Millennium Park: The Local Tourist's Guide
Millennium Park is an impressive Chicago park that is a destination for both locals and tourists. With its collection of sculptures, the acoustically-sound Jay Pritzker Pavilion, Lurie Gardens, and other amenities it packs a lot into a small area. It's always busy with ice skating in the winter, concerts and movies in the summer, and special events and tours all year long.
The park itself is actually built over railroad tracks. The city of Chicago gained the air rights over the tracks from the Illinois Central Railroad in 1997 and shortly after conceived of a multi-use park to beautify the area. It was originally supposed to open in 2000, hence the name, but design changes and budgetary issues pushed the date back to 2004.
There are several sections in Millennium Park, and while it only covers 24.5 acres, this park packs a lot of punch, making it one of the most popular attractions in Chicago.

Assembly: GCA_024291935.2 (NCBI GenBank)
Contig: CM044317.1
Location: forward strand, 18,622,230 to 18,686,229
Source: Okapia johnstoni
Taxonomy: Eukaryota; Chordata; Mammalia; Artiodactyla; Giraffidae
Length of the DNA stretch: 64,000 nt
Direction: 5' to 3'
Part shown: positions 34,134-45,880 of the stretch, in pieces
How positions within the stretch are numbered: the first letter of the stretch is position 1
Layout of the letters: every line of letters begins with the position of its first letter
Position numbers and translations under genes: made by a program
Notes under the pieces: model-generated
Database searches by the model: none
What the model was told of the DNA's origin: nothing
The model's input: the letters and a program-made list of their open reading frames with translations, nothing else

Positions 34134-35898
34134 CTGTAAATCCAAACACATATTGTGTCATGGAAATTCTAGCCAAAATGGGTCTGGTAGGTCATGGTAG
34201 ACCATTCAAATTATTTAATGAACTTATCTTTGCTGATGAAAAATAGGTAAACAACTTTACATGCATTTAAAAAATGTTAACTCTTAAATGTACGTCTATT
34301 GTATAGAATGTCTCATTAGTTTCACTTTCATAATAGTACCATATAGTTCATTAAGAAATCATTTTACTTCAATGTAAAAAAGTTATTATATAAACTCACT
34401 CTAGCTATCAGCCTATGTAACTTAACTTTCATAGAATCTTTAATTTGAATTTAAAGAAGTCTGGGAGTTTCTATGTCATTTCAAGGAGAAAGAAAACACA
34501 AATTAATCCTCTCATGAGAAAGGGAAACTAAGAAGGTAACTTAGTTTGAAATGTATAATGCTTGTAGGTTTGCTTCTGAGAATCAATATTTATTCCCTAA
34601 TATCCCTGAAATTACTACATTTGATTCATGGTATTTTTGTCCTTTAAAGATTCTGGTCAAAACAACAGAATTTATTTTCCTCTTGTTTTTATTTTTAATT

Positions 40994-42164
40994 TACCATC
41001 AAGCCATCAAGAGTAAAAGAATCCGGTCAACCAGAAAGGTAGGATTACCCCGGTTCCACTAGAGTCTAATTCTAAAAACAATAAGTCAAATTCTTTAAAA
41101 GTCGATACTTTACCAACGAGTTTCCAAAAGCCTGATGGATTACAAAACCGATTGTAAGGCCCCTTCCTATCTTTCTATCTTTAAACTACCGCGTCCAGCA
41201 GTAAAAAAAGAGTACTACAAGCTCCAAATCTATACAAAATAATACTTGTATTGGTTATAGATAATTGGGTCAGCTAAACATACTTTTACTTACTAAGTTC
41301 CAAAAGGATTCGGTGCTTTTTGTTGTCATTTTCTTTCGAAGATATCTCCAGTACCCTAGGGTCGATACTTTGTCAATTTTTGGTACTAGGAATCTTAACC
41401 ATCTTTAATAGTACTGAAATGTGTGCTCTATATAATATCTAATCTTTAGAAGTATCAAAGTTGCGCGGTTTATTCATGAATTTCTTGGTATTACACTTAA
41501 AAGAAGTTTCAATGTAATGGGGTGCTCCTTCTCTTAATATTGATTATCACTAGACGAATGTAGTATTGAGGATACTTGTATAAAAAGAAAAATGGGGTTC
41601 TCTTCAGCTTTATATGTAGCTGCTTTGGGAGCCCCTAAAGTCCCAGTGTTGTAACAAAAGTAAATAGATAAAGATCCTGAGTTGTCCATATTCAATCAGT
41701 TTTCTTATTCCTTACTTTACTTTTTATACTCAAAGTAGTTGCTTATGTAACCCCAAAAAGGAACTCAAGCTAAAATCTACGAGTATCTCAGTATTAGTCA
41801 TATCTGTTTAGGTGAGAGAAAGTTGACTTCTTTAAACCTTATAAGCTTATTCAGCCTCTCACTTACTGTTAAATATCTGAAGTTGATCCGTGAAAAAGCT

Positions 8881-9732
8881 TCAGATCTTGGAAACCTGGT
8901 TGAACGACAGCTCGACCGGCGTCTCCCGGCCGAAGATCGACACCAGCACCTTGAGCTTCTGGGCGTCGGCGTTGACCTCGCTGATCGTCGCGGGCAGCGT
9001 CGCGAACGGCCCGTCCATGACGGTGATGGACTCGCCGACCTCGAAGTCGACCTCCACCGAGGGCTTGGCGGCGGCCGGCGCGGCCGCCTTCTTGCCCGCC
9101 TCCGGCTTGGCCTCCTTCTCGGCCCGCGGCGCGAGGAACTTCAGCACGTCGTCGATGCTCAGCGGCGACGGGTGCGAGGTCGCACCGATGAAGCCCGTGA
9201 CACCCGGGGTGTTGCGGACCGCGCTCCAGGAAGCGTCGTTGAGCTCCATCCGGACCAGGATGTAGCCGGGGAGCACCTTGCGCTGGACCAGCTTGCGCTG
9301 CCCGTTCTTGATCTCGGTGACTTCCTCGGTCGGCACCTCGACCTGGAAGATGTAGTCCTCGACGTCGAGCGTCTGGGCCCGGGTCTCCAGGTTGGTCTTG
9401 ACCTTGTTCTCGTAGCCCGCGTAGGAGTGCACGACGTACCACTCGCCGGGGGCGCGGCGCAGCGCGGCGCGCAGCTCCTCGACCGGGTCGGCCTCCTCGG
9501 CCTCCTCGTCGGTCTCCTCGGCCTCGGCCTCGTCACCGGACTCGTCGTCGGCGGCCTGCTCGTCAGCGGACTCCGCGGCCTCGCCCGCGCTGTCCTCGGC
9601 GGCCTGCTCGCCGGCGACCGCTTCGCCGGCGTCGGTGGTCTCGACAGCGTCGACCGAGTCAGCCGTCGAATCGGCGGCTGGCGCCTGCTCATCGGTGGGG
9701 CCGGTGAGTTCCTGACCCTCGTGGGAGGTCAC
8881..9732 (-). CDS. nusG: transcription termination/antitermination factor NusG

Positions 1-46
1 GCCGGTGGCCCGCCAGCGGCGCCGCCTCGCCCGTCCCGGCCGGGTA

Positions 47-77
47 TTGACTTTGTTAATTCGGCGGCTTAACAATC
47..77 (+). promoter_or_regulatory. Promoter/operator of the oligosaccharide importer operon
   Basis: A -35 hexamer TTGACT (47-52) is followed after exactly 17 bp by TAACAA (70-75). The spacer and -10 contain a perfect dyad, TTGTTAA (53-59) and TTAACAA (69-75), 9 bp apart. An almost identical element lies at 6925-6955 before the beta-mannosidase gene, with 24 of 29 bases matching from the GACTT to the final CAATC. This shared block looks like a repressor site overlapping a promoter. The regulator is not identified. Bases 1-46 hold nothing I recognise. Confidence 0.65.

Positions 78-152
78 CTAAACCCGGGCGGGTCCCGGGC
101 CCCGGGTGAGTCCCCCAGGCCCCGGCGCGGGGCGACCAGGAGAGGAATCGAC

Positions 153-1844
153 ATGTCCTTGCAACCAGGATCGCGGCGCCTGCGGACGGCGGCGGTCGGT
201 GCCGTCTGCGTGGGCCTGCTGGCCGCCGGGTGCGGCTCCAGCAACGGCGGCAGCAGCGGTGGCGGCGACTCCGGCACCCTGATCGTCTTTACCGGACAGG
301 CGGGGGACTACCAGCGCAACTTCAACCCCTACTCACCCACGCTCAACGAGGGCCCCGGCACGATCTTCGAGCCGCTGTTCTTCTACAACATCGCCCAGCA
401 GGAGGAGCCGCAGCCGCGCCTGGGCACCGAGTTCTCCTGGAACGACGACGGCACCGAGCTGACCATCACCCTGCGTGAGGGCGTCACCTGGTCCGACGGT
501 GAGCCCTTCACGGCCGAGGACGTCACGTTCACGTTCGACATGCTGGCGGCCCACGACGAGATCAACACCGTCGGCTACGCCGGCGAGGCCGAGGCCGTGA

The Frank Gehry-designed Jay Pritzker Pavilion is the park's centerpiece. In fact, Gehry was the only architect the planners even considered for the project. Not only is it visually striking, it's also acoustically sound, with speakers installed above the length of the Great Lawn. The pavilion has 4,000 fixed seats and the lawn can accommodate an additional 7,000. The stage itself becomes a theater during the winter months and events like Chicago Gourmet, when chefs perform cooking demonstrations.
Frequent concerts take place in the pavilion during the summer. The Grant Park Music Festival calls the shell home. The Millennium Park Summer Music Series features a collection of genre-defying local, national, and international artists. Broadway in Chicago and Lyric Opera both perform free shows annually. The Great Lawn is also a perfect place for a picnic, and there are free workouts in the park and free movie screenings.
Can you drink alcohol in Millennium Park?